Research and Training
Medical research, specifically in drug testing, is a tedious and long process. On average, it takes about 12 years for a drug to get from the research stage to actually helping a real-life patient. Moreover, 1 in 5,000 drugs make it through the process and emerge as beneficial.
With AI, however, these processes are advancing and becoming more efficient. Artificial intelligence is able to recognize and apply key patterns found in the testing phases of different drugs to deliver quicker feedback and more actionable next steps, saving both money and time for corporations.
It also aids in the training and education of medical professionals, helping provide simulations that simple computers cannot. For example, an advanced AI computer can draw endless scenarios in a split second, meaning that it can cater to trainees in a way that a human trainer cannot. Not to mention, training with AI means that physical and geographical constraints are eliminated, and training sessions and follow-ups can be carried out anywhere.
Healthy Lifestyles and End of Life (EOL) Care
AI is often thought of as belonging in high-tech labs or lavishly funded research institutes and medical facilities. However, it has never been easier for individuals to track and be more aware of their health. Consumer health applications are making it possible for individuals to keep track of their health and manage healthier lifestyles.
From your smartphone to a digital watch, AI allows you to track information such as your heart rate or sleep patterns throughout the day. Tracking these key variables then makes it easier for professionals to obtain day-to-day healthcare information and identify patterns to help them provide better diagnoses and treatment.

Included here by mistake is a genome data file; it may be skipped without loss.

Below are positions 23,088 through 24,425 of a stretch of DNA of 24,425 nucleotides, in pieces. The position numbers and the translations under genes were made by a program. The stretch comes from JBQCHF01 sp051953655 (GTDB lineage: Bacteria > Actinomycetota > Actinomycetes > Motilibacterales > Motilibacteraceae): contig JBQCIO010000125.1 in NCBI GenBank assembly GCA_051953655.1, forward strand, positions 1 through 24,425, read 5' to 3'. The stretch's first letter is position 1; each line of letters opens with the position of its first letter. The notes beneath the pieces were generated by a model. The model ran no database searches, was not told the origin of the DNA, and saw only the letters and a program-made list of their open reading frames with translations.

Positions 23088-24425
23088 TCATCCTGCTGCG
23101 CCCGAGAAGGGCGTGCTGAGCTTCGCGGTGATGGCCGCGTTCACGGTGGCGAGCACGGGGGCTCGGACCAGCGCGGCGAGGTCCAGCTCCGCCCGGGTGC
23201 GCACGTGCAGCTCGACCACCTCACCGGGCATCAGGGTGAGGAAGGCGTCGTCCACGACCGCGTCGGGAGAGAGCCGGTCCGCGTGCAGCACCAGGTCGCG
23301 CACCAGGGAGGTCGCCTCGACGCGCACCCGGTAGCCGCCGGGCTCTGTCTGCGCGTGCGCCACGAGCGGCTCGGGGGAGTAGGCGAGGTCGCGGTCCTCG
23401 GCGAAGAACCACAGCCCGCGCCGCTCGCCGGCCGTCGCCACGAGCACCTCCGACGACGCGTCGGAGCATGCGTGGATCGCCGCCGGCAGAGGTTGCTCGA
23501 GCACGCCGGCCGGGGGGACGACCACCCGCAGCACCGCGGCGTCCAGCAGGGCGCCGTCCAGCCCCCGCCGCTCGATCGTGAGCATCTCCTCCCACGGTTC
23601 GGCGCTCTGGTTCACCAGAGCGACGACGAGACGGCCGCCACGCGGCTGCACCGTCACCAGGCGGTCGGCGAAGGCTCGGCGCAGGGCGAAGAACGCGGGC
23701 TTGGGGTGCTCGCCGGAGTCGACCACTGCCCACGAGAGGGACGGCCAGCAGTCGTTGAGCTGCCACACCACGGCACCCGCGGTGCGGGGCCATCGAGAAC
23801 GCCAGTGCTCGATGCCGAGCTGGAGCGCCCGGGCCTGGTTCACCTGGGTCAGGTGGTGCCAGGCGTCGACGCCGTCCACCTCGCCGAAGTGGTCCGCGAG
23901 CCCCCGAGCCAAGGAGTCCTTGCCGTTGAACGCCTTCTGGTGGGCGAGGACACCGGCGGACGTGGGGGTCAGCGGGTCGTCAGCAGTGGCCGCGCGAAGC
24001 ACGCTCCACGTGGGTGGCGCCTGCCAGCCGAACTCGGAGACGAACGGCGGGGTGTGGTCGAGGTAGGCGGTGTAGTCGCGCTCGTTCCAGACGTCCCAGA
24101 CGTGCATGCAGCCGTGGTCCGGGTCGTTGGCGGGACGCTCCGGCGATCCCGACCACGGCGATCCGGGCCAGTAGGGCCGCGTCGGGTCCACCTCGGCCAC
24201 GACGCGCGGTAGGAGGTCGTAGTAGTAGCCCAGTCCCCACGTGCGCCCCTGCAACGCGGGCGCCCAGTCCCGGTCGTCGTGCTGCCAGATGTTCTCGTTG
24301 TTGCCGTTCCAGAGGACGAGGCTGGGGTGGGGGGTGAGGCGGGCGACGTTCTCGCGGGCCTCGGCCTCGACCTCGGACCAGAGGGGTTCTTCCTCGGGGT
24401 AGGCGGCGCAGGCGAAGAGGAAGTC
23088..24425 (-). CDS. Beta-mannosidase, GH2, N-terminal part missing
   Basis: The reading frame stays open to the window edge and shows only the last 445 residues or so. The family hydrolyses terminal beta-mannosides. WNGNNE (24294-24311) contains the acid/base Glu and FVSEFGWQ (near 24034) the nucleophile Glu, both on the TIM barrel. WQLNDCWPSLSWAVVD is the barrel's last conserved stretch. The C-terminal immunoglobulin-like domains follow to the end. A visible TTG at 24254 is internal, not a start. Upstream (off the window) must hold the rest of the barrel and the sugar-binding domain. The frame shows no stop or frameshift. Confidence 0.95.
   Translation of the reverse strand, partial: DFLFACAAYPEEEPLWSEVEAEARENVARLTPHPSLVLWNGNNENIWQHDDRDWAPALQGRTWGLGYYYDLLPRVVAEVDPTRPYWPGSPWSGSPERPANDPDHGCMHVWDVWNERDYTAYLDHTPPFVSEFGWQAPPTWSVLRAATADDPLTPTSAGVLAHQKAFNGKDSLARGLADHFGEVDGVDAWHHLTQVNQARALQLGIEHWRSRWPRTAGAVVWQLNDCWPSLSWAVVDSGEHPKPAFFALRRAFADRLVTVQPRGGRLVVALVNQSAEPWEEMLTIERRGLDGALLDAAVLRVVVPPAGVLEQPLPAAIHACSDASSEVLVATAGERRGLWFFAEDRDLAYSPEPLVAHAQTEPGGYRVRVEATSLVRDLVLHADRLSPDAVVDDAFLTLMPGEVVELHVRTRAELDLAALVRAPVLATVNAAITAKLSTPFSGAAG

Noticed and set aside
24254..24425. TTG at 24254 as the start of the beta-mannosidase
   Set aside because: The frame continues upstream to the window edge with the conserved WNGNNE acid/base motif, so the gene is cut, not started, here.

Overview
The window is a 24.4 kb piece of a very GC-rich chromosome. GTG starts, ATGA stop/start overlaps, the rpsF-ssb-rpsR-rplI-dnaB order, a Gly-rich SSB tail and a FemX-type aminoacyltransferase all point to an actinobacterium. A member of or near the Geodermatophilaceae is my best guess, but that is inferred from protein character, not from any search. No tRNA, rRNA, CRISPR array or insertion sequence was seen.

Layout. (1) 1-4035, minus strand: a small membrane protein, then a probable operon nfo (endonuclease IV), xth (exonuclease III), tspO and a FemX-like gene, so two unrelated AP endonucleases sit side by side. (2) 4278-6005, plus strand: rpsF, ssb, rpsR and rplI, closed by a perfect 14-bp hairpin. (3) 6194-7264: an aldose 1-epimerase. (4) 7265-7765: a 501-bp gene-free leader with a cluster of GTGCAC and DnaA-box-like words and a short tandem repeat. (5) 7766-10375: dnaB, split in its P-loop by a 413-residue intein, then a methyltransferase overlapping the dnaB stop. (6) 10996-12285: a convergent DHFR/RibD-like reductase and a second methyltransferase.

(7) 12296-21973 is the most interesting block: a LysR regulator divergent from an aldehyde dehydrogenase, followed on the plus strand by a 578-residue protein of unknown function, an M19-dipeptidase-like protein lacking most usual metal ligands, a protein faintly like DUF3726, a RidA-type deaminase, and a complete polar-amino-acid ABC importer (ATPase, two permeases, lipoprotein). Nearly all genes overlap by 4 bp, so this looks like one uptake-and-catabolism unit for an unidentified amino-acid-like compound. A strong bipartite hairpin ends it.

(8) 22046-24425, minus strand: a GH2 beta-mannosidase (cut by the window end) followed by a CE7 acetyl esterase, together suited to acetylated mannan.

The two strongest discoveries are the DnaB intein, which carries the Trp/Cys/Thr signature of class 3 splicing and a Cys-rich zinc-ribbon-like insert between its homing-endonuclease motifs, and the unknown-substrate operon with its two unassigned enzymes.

Technology has also undeniably improved end-of-life care, allowing the sick or elderly to remain independent for longer than previous generations did by keeping track of their own health and using everyday devices to manage their health. In the future, it is expected that humanoid robots will provide EOL care independently, even catering to the mental health and thinking abilities of the elderly by having real, human-like conversations.
The impact of AI in healthcare is indisputable, with computers and robots performing better than humans in several areas and aiding them in others. While implementation factors still need work and the ethical issues in the application of AI are being considered, it can be safely said that AI will successfully transform the healthcare landscape for the better. If you are interested in learning more about AI in healthcare, check out these additional articles and subscribe to our blog for the latest news and trends in healthcare.
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About Alex Tate
Alex Tate is a Health IT writer for various platforms. He provides perceptive, engaging and informative consultancy on industry wide topics. He knows that no single approach is the right one for every practice, and so shall advice according to the requirements. The consultancy is based around EMR Systems, Practice Management, and Billing Solutions. MACRA/MIPS consultancy is also available to achieve the highest returns and revenue for your practice.